The best Marvel movies of the past few years (which encompasses all of Phase Two and some of Phase Three) haven’t looked much like Marvel movies at all.
Guardians of the Galaxy was an intergalactic adventure film, Ant-Man was a small-scale heist film and Doctor Strange, which arrives in theaters next week, feels like a grown-up Harry Potter film mashed up with Inception.
Although Civil War and Iron Man 3 were entertaining and worthwhile additions to the Marvel Cinematic Universe, nothing has expanded it quite like Doctor Strange.
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Marvel’s ability to introduce us to and make us care about characters with whom we are only faintly familiar cannot be overstated. Going into Doctor Strange, I knew only bits and pieces about the character’s origins, his powers and his connections with the larger Marvel universe. And yet, two hours later, I not only feel like I know the character intimately, but I want to spend more time with him.
Much like Tony Stark, Stephen Strange (Benedict Cumberbatch) never stops working. As a brilliant and renowned neurosurgeon, he cares more about his work than the people closest to him (much less the people he’s actually working on).
So when he suffers a tragic, potentially career-ending injury, there’s only one person there to help get him back on his feet: colleague and former lover Christine Palmer (Rachel McAdams). Their dynamic shifts dramatically throughout the movie, but despite the fact that their strained relationship is more window dressing than anything else, the two actors play well off of one another.
But this isn’t a love story — it’s an origin story, and possibly the studio’s strongest since Iron Man. After trying and failing to restore full use of his hands through traditional means, Strange goes off in search of a mysterious location known as Kamar-Taj, where at least one other man with a hopeless diagnosis had miraculously recovered from his injury. But rather than a healing center at Kamar-Taj, Strange finds a training grounds for would-be sorcerers.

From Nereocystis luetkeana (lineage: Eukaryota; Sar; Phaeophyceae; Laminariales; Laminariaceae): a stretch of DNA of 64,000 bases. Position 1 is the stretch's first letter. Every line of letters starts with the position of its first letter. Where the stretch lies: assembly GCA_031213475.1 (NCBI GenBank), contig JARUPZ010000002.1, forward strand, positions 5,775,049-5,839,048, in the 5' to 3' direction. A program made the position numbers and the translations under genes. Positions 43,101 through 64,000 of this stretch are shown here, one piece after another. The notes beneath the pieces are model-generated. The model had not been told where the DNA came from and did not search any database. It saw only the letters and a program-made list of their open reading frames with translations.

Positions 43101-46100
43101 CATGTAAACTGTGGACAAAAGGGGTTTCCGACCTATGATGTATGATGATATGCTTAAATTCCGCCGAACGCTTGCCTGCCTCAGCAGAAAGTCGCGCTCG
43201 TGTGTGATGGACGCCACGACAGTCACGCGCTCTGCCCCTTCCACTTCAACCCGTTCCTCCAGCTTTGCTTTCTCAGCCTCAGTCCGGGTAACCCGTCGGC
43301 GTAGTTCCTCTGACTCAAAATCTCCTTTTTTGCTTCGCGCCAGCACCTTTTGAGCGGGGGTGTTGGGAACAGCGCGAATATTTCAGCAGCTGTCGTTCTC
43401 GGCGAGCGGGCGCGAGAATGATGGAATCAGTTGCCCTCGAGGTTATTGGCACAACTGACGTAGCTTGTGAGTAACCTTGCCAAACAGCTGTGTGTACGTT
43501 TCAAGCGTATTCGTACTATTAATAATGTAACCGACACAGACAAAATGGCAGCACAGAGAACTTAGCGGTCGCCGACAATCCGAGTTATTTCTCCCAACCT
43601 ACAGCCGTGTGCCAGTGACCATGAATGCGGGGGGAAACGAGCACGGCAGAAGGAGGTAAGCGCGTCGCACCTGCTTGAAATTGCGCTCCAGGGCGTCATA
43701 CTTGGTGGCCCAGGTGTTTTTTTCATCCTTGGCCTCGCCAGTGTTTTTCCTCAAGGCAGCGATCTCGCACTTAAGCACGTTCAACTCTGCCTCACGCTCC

After some convincing by The Ancient One (Tilda Swinton), Strange agrees to study within the sacred city, learning the ways of magic alongside other trainees. He becomes increasingly curious about the history of Kamar-Taj and its purpose, and eventually learns that sorcerers are the only thing standing between our planet and the mystic forces of the multiverse that seek to do it harm.
Those forces soon make themselves known, and what follows are some of the most compelling, mind-bending and impressive action sequences in any Marvel movie to date. Using their mystic powers, the sorcerers are able to manipulate time and space, project their astral forms from their bodies and fold cities in on themselves. With some of the most stunning visual effects in recent memory, Doctor Strange promises to be the spectacle of the holiday season.
Although some of the jokes fall flat and the brisk pace of the film might give you whiplash, Doctor Strange is an incredibly fun adventure, a rewarding tale of redemption and my favorite Marvel movie since Guardians of the Galaxy.